The next day, one of my high school friends texted my sister and I that she had a rare form of cancer. She had a three month old baby, and expressed how scared she was. Luckily, she received the care she needed and a few months later, my sister and I flew across the country to join her for her “cancer free” party.
That time to me is a bit of a blur. I felt worried and helpless. There wasn’t much I could do thousands of miles away. I’d cry randomly throughout the day, confused as to why so many bad things were happening.
At the same time, I was touched by the way my family and friends came together. My cousin was welcomed into many homes, and a family friend housed them for a few days while they found alternative housing.
When we were at my friend's “cancer free” party, I saw how many people came to celebrate life with her. She was so grateful we had come, welcoming us into her home for the weekend where we spent hours on the couch catching up.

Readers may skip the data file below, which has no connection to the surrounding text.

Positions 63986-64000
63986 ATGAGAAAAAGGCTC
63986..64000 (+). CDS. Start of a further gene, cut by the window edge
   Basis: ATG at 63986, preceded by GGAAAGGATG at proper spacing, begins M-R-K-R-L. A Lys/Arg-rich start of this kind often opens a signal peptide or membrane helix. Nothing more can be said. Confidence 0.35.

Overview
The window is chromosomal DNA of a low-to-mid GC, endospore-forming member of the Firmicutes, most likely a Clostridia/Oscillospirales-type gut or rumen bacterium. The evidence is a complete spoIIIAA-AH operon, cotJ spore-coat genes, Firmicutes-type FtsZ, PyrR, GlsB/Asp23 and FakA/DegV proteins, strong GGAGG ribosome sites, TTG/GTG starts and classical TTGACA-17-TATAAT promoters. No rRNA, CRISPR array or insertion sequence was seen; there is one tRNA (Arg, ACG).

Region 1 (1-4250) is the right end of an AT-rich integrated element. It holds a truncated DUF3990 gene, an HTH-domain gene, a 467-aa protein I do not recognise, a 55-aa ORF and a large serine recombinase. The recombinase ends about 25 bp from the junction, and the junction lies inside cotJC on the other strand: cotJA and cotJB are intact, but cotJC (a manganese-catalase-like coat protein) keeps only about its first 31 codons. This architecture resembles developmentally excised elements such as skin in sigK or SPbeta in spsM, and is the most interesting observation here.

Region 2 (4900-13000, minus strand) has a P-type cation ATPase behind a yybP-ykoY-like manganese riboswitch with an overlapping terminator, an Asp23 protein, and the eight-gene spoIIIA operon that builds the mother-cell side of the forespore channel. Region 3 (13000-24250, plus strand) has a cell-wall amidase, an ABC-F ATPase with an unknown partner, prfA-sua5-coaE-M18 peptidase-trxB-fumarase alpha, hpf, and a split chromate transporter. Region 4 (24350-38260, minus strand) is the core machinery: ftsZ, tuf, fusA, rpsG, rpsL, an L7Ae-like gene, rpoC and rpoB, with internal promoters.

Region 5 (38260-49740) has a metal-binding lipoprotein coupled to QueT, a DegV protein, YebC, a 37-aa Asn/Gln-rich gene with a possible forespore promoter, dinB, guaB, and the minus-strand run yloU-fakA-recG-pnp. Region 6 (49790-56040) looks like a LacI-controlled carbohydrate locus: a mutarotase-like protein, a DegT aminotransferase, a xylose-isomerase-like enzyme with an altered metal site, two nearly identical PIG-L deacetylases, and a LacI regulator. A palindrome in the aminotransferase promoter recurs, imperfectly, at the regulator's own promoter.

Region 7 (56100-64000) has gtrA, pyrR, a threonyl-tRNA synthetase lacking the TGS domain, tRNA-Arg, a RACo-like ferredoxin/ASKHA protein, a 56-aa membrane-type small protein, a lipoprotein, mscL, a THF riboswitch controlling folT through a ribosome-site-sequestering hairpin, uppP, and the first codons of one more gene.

The power of family and friendship struck a chord with me. One thing I know for sure is I want to invest as much time as possible with the people I love.
One More Surprise
At the start of Labor Day weekend, my sister and I were having a deep discussion on the couch.
As we were chatting, we could hear the wind start to howl outside. Our phones buzzed in unison with a severe thunderstorm and flood warning. Rain started to pitter patter on our window as flashing of lightning and cracks of thunder seemed to hit with increasing frequency.
Out of nowhere, we heard a giant “thump” on our roof.
Followed by another, and a scraping sound.
Locking eyes with my sister, I saw her reflect the same panicked look I felt inside.
“Let’s get out of here,” she said.
We ran outside, into the rain to the car. We drove a block away before turning to look at our house. It was pitch black, but when the lightning cracked again, we saw the radio tower had fallen on top of our house.